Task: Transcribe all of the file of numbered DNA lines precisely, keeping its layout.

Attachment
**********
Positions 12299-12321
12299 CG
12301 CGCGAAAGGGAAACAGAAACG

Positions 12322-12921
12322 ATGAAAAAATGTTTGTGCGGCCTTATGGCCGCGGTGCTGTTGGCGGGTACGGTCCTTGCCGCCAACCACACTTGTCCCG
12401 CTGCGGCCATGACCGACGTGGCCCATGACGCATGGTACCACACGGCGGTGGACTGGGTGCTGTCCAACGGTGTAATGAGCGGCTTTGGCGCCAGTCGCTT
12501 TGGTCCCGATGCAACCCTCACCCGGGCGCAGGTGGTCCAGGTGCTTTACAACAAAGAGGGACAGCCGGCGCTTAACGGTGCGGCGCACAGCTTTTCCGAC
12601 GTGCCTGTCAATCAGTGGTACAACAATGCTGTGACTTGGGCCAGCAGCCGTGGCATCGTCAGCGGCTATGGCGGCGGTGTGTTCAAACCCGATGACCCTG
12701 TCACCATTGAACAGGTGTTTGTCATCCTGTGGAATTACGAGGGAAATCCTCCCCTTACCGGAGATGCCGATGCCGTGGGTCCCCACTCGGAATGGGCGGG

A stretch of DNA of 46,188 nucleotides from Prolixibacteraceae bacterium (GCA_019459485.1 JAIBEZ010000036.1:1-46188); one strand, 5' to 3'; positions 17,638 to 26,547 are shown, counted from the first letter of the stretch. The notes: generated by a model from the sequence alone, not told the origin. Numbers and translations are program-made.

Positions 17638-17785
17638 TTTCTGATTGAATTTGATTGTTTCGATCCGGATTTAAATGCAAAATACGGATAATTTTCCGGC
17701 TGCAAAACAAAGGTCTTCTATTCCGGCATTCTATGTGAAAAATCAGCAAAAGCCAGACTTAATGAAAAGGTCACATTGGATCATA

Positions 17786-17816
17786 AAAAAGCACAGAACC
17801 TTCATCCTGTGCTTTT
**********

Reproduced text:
Positions 12299-12321
12299 CG
12301 CGCGAAAGGGAAACAGAAACG

Positions 12322-12921
12322 ATGAAAAAATGTTTGTGCGGCCTTATGGCCGCGGTGCTGTTGGCGGGTACGGTCCTTGCCGCCAACCACACTTGTCCCG
12401 CTGCGGCCATGACCGACGTGGCCCATGACGCATGGTACCACACGGCGGTGGACTGGGTGCTGTCCAACGGTGTAATGAGCGGCTTTGGCGCCAGTCGCTT
12501 TGGTCCCGATGCAACCCTCACCCGGGCGCAGGTGGTCCAGGTGCTTTACAACAAAGAGGGACAGCCGGCGCTTAACGGTGCGGCGCACAGCTTTTCCGAC
12601 GTGCCTGTCAATCAGTGGTACAACAATGCTGTGACTTGGGCCAGCAGCCGTGGCATCGTCAGCGGCTATGGCGGCGGTGTGTTCAAACCCGATGACCCTG
12701 TCACCATTGAACAGGTGTTTGTCATCCTGTGGAATTACGAGGGAAATCCTCCCCTTACCGGAGATGCCGATGCCGTGGGTCCCCACTCGGAATGGGCGGG

A stretch of DNA of 46,188 nucleotides from Prolixibacteraceae bacterium (GCA_019459485.1 JAIBEZ010000036.1:1-46188); one strand, 5' to 3'; positions 17,638 to 26,547 are shown, counted from the first letter of the stretch. The notes: generated by a model from the sequence alone, not told the origin. Numbers and translations are program-made.

Positions 17638-17785
17638 TTTCTGATTGAATTTGATTGTTTCGATCCGGATTTAAATGCAAAATACGGATAATTTTCCGGC
17701 TGCAAAACAAAGGTCTTCTATTCCGGCATTCTATGTGAAAAATCAGCAAAAGCCAGACTTAATGAAAAGGTCACATTGGATCATA

Positions 17786-17816
17786 AAAAAGCACAGAACC
17801 TTCATCCTGTGCTTTT